The Kindness of Strangers

 

 


Diagnosed with an aggressive form of leukemia, alumna Ruthie Spector faced long odds but was saved by an experimental drug treatment that made a bone marrow transplant possible. The donor drive organized in her behalf will save many more lives in the years to come. By Kristine Conner

A 20th Reunion year is perhaps unique in the way that it balances the impulse to reflect on the past with a sense of anticipation for what’s to come. Careers have been established, families often have been started, decisions have been made about how we want to live our lives.

Two years ago, as she approached her own 20th Reunion, Ruthie Spector W’82 had much to celebrate and anticipate. She had a successful career as an anesthesiologist at Long Island Jewish Hospital, a happy marriage with fellow Penn alumnus and physician Les Salwen C’74 M’80, and three young children, then ages one, three, and seven.

But instead of gathering with her class on Penn’s campus, in spring 2002 Ruthie was preparing to be admitted to Memorial Sloan-Kettering Cancer Center in New York City, where she would undergo an experimental treatment that could save her life—or end it. Just eight months before, with her community still reeling from the events of September 11, 2001, Ruthie experienced her own tragedy: diagnosis with a particularly aggressive form of leukemia.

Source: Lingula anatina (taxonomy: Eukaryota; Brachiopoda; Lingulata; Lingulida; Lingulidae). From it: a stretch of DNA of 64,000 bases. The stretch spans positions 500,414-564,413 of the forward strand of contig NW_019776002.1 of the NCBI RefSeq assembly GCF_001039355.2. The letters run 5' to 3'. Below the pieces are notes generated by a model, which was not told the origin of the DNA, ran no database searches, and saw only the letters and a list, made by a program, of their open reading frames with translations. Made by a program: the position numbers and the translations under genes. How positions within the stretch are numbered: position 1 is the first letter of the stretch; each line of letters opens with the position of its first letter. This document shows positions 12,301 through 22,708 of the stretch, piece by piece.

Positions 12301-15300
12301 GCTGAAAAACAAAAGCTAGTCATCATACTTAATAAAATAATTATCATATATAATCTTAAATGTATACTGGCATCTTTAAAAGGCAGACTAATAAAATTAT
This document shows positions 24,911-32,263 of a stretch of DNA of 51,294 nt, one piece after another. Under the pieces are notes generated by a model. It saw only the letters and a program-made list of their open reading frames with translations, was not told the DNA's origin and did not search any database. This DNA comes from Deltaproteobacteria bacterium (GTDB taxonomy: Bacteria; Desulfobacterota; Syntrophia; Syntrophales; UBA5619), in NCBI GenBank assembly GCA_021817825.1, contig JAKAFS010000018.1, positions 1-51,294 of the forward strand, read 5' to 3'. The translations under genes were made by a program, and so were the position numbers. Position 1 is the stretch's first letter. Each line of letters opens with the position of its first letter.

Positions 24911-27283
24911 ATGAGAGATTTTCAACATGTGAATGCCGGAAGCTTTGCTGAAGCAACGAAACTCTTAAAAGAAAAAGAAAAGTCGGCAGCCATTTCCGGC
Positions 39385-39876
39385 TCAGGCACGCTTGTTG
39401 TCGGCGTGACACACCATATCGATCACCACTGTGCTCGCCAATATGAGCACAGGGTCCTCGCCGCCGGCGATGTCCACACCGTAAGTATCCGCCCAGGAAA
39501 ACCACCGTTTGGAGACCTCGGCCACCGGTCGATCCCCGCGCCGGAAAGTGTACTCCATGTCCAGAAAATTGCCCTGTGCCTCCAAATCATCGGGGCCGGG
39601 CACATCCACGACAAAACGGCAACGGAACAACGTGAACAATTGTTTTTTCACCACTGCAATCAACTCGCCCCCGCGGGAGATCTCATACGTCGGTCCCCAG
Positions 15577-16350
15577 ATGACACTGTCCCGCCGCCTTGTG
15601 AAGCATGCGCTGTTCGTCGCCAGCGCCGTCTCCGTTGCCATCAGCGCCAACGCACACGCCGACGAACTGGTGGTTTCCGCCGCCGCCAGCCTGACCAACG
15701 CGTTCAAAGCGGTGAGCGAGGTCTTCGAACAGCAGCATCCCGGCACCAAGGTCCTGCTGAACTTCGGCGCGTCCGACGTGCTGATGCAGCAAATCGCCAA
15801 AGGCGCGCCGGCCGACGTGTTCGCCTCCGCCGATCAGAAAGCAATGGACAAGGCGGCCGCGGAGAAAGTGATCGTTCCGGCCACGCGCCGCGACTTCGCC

Despite their medical training, Ruthie and Les found themselves in much the same position as any other people facing the news of a cancer diagnosis: they needed to mount a rather steep learning curve even as they coped with a level of anxiety and uncertainty they had never experienced.

“As doctors, we were able to look things up easily, and we were not intimidated to call up other physicians and medical centers,” Ruthie recalls. “But our professions were a disadvantage, too, because I think we understood the prognosis more clearly than other people might have. Within the first month I was told I would need a bone-marrow transplant to be cured.”

Tissue type is inherited, like eye or hair color, so one of Ruthie’s three siblings seemed likely to be the best candidate for giving her the healthy marrow that she would need to survive. But none of them proved suitable, forcing Ruthie and Les to confront a medical fact that was entirely new to both of them: Given Ruthie’s ancestry, a fellow Ashkenazi Jew would be her next best hope for a match, but such a person, they learned, would be very difficult to find. Like African Americans, Hispanics, Asian/Pacific Islanders, Native Americans, Alaskan Natives, and other ethnic minorities, Jews are underrepresented in bone-marrow registries.

And so began a search that would teach Ruthie and Les a great deal about being on the other side of the physician’s desk. They learned hard lessons about the frustration of receiving incomplete information, the terrible disappointment of not having things go well, and the challenge of balancing a realistic outlook with a sense of hope. They also would have to rely on the kindness of strangers during a desperate search for options in the face of a very difficult diagnosis.

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2003 The Pennsylvania Gazette
Last modified 11/04/03

FEATURE:
The Kindness of Strangers
By Kristine Conner
Photography by Anastasia Vasilakis

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